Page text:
Thank you, Neil and Mouz. I am commenting on the point 'For myriad reasons, health care providers may default on following the guidelines for the prescription of antimicrobials, despite their knowledge about AMR and the availability of these guidelines...'
This is indeed an interesting point which is complex and driven by contextual factors. An angle is that health workers may default on following set guidelines for the prescription of antimicrobials because they believe this will lead to better health outcomes for their patients (at least in the short term). For example, health workers may disregard guidelines about giving treatment for malaria only after a positive RDT because they don't trust that RDTs are accurate and prefer to rely on their clinical judgement. Another scenario is where a health worker is not sure patients will return for further evaluation if their condition gets worse. For example, a viral respiratory infection in a child who lives in a remote location in a LMIC which may eventually get superimposed with a bacterial infection needing antibiotics. Some questions to ponder on are how can health workers be supported to navigate such circumstances and how can their trust in diagnostic processes or guidelines be enhanced?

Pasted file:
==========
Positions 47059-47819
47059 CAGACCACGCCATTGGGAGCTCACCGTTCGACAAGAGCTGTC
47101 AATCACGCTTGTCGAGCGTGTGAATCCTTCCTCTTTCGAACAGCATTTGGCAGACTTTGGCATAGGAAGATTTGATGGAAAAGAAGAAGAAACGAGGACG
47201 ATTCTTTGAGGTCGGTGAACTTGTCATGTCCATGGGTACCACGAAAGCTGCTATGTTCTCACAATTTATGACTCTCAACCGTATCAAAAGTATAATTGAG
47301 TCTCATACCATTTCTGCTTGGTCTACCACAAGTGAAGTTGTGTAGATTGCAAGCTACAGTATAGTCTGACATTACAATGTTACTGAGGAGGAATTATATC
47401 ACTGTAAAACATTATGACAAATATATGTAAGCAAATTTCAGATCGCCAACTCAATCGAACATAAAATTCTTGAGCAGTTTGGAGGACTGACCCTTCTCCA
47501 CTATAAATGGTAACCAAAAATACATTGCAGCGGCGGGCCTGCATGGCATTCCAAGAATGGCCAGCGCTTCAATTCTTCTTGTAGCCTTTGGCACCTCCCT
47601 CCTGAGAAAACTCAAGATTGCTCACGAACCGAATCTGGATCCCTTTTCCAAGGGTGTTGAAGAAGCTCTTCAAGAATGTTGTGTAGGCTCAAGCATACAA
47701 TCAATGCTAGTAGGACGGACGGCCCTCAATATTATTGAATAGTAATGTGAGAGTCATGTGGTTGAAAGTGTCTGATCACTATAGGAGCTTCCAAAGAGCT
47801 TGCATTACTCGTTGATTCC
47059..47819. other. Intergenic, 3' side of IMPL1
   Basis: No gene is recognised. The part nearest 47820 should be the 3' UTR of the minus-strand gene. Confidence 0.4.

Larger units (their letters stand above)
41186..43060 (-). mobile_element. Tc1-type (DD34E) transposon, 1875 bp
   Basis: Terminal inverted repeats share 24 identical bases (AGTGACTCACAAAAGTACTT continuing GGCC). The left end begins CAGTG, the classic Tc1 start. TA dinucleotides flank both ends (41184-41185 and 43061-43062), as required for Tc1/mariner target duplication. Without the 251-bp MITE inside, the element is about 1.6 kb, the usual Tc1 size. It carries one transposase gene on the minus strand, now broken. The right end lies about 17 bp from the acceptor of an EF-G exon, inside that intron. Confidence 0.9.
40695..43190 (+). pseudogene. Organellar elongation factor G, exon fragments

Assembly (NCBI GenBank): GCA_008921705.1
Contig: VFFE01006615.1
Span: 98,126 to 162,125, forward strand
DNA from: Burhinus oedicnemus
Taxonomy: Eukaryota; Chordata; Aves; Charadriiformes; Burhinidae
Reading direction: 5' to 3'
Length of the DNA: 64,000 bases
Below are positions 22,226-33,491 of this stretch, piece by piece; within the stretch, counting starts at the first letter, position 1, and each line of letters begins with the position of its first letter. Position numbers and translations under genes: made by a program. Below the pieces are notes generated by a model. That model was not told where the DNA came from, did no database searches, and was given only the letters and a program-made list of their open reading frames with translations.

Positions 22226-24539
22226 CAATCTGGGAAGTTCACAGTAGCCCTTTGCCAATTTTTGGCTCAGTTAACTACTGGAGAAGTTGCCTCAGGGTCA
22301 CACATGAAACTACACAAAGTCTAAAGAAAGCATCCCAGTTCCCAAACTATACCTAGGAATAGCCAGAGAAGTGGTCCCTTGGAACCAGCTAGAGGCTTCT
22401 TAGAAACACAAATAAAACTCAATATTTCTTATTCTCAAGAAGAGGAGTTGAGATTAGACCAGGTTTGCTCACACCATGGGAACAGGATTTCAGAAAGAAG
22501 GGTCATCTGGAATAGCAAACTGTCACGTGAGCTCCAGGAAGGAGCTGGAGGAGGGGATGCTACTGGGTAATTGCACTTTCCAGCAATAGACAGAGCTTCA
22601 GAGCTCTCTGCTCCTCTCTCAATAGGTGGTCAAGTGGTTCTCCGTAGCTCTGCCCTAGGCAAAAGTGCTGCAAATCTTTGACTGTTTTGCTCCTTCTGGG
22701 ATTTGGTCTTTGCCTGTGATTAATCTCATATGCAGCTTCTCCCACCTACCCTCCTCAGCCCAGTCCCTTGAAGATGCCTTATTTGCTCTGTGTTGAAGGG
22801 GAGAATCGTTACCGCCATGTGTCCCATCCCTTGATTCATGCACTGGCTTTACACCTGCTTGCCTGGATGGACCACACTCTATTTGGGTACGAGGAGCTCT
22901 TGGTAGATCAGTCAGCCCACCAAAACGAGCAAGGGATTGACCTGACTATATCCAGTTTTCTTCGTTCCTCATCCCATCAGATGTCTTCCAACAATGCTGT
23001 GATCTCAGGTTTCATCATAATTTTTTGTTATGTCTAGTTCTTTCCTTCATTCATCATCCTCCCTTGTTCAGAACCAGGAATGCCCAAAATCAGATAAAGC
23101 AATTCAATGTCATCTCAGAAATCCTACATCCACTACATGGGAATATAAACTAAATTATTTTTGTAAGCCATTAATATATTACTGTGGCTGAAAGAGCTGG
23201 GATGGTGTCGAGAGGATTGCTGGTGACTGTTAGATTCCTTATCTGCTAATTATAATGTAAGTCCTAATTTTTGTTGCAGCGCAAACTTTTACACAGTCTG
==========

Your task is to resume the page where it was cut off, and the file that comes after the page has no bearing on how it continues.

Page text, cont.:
HIFA profile: Kemi Akagwu is the Online Platforms Manager at JHU, CCP, in Nigeria. Professional interests: Capacity strengthening, Social & Behaviour Change, RMNCH, HIV/AIDS. oakagwu AT gmail.com